When pet animals share our living spaces, their needs and natural behaviors sometimes are at odds with the varying standards for household appearance, sanitation, and polite social life that Americans have established over time. How pet owners have resolved these issues provides insight into their changing ideas about the role of animals in their households and suggests how much, or how little, people may actually know about the biological behaviors and psychological needs of the creatures they care for. This essay examines one particular issue associated with the problem of sharing spaces: declawing pet cats as a common solution to avoid destructive scratching. This is a volatile issue and has generated much emotional debate. It pits loving cat owners who see such surgery as an act that breaches the trust of responsible pet care for their feline companions against loving cat owners who see the surgery as an act that strengthens their bond with their feline companions. It divides those in the animal welfare and veterinary community as well, where many opinions are believed to be the right opinion. The authors wish to stress that they enjoy the companionship of pet animals in their homes; pointing out the complexities and contradictions in living with pet cats is intended to acknowledge the historical, socially constructed, and changeable character of pet keeping and to encourage people involved in companion animal welfare work to consider why some practices can be promoted or simply tolerated, while others are problematic.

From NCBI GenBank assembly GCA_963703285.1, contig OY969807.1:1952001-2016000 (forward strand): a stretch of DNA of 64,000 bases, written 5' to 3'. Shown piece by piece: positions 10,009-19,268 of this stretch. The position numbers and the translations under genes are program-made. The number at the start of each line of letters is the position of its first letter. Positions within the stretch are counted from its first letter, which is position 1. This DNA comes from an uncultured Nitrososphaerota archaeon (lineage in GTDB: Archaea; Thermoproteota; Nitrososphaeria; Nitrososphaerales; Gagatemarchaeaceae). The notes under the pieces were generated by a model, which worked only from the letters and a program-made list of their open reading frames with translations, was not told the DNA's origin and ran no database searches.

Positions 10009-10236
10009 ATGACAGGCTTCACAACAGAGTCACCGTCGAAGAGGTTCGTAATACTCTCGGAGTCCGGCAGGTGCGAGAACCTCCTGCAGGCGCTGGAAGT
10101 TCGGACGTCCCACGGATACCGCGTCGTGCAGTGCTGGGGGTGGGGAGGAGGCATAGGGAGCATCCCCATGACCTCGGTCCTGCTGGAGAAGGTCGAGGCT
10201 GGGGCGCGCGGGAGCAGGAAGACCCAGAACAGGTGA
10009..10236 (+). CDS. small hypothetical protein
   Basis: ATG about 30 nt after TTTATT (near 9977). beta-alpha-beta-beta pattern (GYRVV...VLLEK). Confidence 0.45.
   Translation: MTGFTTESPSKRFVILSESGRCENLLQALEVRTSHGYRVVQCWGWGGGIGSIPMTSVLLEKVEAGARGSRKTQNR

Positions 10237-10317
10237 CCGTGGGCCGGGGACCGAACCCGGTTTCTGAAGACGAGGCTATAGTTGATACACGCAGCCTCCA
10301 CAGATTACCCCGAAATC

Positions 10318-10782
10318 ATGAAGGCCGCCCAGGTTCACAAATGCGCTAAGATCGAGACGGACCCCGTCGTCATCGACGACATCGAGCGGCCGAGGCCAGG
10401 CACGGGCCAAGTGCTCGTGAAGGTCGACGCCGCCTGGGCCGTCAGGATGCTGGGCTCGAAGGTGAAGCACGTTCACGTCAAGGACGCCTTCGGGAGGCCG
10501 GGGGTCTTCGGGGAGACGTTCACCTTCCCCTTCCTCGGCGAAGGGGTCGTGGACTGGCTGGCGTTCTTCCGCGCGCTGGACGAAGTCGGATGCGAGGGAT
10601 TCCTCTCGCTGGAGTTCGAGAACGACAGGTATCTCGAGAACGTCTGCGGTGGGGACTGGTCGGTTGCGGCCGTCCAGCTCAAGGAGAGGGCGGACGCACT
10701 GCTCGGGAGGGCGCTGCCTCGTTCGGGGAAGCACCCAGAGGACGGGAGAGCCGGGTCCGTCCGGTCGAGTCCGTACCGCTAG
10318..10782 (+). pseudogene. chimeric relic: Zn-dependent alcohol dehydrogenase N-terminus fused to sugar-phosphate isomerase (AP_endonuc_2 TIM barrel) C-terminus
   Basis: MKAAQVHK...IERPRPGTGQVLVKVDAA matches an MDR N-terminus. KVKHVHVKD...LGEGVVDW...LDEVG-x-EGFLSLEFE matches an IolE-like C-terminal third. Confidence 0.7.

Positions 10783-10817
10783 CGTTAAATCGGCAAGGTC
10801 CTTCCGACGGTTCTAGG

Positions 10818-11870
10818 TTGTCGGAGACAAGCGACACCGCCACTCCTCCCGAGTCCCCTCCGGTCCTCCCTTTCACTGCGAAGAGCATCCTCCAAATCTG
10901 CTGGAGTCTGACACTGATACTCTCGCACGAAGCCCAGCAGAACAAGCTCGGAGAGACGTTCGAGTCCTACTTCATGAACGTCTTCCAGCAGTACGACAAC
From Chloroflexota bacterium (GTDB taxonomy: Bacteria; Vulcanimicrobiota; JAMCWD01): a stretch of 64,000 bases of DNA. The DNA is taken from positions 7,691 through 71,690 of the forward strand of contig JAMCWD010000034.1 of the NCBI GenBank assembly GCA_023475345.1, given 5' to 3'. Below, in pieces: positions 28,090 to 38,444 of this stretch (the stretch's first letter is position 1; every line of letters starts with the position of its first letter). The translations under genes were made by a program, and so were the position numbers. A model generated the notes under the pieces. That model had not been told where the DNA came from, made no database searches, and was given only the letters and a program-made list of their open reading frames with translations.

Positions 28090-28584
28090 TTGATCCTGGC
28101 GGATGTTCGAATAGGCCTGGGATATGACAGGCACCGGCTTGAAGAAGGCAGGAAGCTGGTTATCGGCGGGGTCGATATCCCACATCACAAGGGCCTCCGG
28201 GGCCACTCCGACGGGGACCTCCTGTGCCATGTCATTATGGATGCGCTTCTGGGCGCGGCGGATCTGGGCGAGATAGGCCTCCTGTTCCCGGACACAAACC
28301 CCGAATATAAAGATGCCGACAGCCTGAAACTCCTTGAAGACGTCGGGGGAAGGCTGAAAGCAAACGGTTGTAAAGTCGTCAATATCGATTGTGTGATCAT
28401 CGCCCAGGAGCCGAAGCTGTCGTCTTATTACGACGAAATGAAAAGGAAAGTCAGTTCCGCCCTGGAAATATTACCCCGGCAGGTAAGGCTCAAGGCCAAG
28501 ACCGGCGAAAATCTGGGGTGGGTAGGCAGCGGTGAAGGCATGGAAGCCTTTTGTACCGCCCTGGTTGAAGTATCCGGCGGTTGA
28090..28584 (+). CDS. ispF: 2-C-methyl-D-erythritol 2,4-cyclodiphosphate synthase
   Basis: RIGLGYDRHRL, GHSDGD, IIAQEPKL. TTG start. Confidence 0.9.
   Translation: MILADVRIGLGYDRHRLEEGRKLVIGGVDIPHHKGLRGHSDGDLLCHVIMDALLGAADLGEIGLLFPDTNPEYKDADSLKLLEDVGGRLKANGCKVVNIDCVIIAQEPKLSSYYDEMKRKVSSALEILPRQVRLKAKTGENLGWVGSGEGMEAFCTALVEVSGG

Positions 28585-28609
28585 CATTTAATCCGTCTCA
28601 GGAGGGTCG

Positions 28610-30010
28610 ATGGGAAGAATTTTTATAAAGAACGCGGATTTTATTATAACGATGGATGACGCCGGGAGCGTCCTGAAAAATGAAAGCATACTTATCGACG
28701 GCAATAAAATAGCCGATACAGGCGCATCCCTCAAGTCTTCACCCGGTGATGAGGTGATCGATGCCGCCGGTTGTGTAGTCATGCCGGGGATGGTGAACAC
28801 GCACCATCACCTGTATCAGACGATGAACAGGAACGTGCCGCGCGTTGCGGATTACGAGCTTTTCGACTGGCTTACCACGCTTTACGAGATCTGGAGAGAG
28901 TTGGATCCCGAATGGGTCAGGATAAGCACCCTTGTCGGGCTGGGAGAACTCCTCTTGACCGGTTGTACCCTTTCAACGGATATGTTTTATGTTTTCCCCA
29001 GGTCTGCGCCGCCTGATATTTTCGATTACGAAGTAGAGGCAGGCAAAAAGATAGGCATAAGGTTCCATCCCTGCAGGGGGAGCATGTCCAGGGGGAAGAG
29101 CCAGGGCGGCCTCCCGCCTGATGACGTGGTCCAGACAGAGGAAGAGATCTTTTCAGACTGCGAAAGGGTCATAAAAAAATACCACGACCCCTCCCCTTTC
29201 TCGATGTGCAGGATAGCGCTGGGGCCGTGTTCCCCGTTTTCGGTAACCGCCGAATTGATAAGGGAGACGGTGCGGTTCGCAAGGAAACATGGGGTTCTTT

Grier, K.C., & Peterson, N. (2005). Indoor cats, scratching, and the debate over declawing: When normal pet behavior becomes a problem. In D.J. Salem & A.N. Rowan (Eds.), The state of the animals III: 2005 (pp. 27-41). Washington, DC: Humane Society Press.